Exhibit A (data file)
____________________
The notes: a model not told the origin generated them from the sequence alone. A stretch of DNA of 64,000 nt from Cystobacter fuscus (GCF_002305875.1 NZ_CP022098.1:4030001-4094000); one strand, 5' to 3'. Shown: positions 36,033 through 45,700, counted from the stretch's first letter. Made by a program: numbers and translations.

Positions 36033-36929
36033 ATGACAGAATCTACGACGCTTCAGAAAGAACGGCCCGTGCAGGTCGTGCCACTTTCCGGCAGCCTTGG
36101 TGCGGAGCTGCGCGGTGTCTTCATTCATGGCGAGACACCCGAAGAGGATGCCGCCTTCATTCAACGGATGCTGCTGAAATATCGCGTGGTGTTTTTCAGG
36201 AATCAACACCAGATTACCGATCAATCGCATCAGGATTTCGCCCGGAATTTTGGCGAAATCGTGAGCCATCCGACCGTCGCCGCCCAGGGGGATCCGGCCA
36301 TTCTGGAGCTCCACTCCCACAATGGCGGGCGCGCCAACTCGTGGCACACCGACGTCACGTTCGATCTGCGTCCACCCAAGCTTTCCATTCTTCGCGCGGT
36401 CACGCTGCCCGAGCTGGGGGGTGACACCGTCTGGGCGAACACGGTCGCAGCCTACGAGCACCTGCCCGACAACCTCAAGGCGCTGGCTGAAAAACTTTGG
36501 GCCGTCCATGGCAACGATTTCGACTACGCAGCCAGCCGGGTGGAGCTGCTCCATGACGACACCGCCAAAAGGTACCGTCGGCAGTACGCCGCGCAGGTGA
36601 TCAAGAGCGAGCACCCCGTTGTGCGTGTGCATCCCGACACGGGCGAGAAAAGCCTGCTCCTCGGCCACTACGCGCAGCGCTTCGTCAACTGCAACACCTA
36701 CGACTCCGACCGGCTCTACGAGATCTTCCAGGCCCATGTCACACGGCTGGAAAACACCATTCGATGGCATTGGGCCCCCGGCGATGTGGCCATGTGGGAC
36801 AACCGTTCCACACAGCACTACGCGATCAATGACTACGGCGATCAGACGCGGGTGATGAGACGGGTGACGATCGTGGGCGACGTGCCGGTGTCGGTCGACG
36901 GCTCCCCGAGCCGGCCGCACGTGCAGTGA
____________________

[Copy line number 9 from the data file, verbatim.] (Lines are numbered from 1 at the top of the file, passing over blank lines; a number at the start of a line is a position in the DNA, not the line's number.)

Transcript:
36601 TCAAGAGCGAGCACCCCGTTGTGCGTGTGCATCCCGACACGGGCGAGAAAAGCCTGCTCCTCGGCCACTACGCGCAGCGCTTCGTCAACTGCAACACCTA